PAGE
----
The epidermis is a layer of skin cells. Its composition varies in different parts of the body. It is thickest on the palms and soles. The predominant cell type is keratinocytes, which produce the protective protein keratin.
Other cells in the epidermis include pigment-producing melanocytes and antigen processing Langerhans cells. Free nerve endings are also present in the epidermis, which respond to touch, pain, and light changes.
Stratum basale is the deepest layer of the epidermis and is composed of cuboidal-shaped cells. It contains the stem cells called keratinocytes (ko-rah-tin-o-sites) that divide to form all the other layers of your skin. The keratinocytes produce the protein keratin, which forms hair, nails and your skin’s outer protective layer. It also contains melanocytes, which are responsible for producing the pigment that gives your skin its color.
The keratinocytes in the stratum basale eventually migrate into the stratum spinosum, which is the next layer of the epidermis. As these cells move up, they change their shape, nuclear composition and chemical makeup to better adapt to their new environment. This is why the stratum spinosum has a “spiny” appearance in a stained sample of epidermis, while un-stained epidermis samples don’t have this characteristic.
The stratum granulosum is the intermediate layer of your epidermis and contains 3-5 cell layers of keratinocytes that contain a protein known as eleidin. The eleidin protein causes the keratinocytes to become more clumped together and create bundles. These bundles are then covered by a layer of glycolipids known as lamellar granules. These granules act as a glue, keeping the bundles together. Stratum granulosum also contains melanocytes and Merkel cells, which are oval-shaped modified epidermal cells that serve a sensory function as touch receptors. These cells are especially numerous in the thicker skin found on the palms, soles and digits.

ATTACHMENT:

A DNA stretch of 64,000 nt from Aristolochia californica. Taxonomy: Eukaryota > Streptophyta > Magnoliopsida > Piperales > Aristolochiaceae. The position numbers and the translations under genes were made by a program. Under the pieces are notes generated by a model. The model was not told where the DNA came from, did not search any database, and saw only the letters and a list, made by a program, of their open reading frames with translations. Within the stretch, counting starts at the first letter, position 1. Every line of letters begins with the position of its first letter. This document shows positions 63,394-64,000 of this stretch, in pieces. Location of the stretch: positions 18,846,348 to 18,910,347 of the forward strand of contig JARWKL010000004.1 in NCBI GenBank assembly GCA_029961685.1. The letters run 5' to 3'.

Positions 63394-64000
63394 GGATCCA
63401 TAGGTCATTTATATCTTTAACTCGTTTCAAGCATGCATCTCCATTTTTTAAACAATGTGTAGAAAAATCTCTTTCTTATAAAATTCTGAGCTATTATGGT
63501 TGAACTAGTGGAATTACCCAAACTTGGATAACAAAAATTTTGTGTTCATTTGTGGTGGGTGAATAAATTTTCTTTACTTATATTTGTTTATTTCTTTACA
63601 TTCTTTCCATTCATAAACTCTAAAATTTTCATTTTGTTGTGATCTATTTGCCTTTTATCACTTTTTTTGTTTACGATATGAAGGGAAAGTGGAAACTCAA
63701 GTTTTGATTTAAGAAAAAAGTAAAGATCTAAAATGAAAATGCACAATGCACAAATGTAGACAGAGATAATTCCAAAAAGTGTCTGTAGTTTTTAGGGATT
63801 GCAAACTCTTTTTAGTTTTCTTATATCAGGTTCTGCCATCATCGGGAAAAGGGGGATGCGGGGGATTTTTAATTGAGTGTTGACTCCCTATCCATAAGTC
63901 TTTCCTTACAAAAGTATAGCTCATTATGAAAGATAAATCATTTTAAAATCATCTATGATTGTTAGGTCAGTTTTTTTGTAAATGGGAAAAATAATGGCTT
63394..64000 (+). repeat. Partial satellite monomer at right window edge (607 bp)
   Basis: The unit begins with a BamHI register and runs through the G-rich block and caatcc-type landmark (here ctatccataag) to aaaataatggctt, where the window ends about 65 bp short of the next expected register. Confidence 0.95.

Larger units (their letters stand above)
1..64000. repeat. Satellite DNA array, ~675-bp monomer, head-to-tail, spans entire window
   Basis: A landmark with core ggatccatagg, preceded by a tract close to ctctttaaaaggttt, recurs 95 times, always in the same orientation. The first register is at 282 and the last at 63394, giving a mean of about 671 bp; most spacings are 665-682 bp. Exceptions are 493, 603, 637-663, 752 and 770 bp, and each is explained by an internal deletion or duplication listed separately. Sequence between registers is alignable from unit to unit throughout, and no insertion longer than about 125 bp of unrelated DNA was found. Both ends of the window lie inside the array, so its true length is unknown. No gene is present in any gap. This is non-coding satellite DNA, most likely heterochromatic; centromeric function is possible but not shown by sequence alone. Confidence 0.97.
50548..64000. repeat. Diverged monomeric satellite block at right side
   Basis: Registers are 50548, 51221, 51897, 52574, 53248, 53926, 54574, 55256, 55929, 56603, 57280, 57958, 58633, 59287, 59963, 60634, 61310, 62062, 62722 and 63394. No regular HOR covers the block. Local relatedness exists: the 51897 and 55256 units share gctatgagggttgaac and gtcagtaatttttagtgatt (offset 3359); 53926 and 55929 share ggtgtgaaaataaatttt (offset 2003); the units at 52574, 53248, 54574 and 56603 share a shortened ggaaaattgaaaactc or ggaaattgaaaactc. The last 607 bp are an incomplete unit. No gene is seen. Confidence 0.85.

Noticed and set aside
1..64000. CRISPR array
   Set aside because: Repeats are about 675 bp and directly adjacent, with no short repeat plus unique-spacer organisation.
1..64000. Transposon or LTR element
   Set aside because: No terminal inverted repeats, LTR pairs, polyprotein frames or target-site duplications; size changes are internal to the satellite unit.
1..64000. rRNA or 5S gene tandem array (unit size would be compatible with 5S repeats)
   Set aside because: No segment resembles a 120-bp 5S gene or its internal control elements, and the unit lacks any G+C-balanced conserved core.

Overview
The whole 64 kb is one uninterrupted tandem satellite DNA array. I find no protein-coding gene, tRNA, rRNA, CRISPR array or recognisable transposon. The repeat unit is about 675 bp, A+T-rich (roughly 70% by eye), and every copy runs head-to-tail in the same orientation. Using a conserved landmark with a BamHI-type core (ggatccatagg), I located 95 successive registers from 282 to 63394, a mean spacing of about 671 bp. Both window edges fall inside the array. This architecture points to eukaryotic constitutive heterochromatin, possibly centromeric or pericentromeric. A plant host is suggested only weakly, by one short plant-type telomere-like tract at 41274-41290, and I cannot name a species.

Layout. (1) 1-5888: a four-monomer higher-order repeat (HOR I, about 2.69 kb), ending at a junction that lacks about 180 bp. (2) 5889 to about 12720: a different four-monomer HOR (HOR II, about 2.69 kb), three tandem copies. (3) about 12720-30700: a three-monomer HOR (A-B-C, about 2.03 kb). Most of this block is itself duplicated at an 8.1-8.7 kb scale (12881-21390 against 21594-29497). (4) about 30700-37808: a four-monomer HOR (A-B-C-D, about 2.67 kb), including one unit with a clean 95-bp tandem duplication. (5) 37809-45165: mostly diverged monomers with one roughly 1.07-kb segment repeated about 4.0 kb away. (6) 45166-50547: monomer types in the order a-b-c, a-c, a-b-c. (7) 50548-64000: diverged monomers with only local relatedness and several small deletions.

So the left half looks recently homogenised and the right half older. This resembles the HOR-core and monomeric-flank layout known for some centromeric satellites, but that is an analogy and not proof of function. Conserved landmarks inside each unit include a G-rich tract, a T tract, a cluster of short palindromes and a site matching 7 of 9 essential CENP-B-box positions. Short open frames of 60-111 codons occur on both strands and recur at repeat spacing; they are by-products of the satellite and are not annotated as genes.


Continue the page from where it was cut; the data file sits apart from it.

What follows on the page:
The keratinized cells of the stratum spinosum give skin its spiny appearance. They also secrete a water-repelling glycolipid called keratohyalin, which prevents moisture loss and makes the epidermis waterproof. This layer is a tough protective barrier that can resist some physical damage, but it is not impervious to infection or injury.
The cells of the stratum spinosum are polyhedral in shape and have large pale staining nuclei. They have a tight connection with each other via a protein complex called a desmosome, which looks like a spiky membrane projection on histology. Because of this, they are often referred to as prickle cells. During tissue fixation, the keratinocytes of this layer shrink slightly but remain tightly bound to each other. This gives them a spiny appearance that is apparent when stained with special dyes.
Eventually, the keratinocytes in this layer will become crowded and start to die as they become too far from the blood vessels of the dermis for nutrients. As they die, they become flat and release a thick coating of keratin. This keratinized coating helps to protect the skin from physical damage, as well as water loss and infection.